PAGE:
I think it’s fair to say (and fairly obvious) that I haven’t been inspired much lately. It’s been a rough couple of weeks as I lost a little being who I loved very much (Don’t worry people, it’s a cat……..not a human). It’s funny how attached we become to our pets. They become an extension of our family and life can be unimaginable without them, so when they are suddenly taken from you there is this feeling of confusion and emptiness and actually, guilt - that perhaps you have failed them somehow. They are after all your responsibility. But no amount of beating yourself up will change the fact that they are gone and anyway, I know I’m a good mum. I absolutely love animals and I always say that life is richer with them in it. Even if that time is a short one. Alas, life must go on, so with my new responsibility free freedom I’m focusing a little more on what I want. I’m off to Paris this weekend to go to Maison Objet. My friend Kristina Johansson is joining me and I’m very much looking forward to a weekend of design, flea markets and good old French culture (Oui oui! Macaroons s'il vous plaÎt!). My only concern is that I’ll see too many things I want that I can’t bring back with me! But who am I kidding…… where there’s a will there’s a way……..
Previously occupied by Auguste Perett, one of France’s most celebrated 20th-century architects, this 1930s Paris penthouse now seves as the weekend home of Dutch architect Felix Claus. Claus paid three years worth of rent in advance to gain permission to restore the apartment. Photos: Hotze Eisma.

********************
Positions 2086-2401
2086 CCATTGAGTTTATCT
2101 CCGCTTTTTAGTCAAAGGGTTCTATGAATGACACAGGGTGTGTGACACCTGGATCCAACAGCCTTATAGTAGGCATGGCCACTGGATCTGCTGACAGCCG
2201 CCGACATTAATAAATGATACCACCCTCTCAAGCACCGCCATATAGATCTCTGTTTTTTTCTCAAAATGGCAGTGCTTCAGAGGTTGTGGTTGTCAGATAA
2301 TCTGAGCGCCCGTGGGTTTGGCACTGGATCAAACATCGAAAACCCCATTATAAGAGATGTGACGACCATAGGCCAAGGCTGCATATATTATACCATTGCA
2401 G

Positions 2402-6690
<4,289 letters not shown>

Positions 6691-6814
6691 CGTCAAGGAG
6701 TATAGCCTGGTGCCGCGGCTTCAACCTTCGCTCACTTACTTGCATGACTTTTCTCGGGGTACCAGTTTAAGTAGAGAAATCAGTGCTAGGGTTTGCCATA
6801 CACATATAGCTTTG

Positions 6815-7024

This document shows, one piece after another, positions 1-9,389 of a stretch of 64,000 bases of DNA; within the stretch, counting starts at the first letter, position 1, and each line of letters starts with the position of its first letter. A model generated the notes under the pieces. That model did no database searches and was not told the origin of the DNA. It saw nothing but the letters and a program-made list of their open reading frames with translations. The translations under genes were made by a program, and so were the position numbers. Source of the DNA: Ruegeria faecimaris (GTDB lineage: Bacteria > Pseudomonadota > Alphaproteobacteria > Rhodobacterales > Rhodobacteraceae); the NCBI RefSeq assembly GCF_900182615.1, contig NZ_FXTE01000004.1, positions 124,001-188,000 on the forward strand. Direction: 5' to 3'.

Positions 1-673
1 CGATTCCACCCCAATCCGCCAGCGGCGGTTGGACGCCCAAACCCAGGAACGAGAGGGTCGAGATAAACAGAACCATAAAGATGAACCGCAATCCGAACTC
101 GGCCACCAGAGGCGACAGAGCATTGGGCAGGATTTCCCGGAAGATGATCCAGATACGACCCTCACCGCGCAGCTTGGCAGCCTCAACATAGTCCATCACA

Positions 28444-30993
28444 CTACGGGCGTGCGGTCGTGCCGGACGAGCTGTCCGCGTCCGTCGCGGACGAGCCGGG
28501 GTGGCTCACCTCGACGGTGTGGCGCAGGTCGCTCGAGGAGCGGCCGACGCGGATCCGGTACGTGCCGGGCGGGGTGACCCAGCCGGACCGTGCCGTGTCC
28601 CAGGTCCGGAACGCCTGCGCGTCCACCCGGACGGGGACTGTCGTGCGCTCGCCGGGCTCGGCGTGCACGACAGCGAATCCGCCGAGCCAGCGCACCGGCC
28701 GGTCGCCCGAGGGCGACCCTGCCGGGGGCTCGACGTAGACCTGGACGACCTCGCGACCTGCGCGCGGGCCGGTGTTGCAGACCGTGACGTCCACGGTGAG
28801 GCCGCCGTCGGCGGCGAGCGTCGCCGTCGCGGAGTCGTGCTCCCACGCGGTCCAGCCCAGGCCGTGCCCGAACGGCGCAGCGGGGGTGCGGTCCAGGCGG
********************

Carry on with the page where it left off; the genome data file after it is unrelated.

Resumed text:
DAILY FIND: This Paris apartment, untouched since 1942, is the time capsule that lines up all other “time capsules” and smacks them square in the face. VIA So Bad So Good
…a Parisian apartment located on Right Bank (not far from the famous Opéra Garnier) had been left dormant for 68 years. It was originally owned by a lady called Madame de Florian, who was an affluent Parisian socialite and actress. During the second World War, with the Nazi’s merely a few kilometres away, she quickly fled to the South of France, leaving her entire life, apartment and belongings behind. Read more.
“Mrs de Florian never returned to her Paris flat after the war and died at the age of 91 in 2010. Behind the door, under a thick layer of dust lay a treasure trove of turn-of-the-century objects including a painting by the 19th century Italian artist Giovanni Boldini.“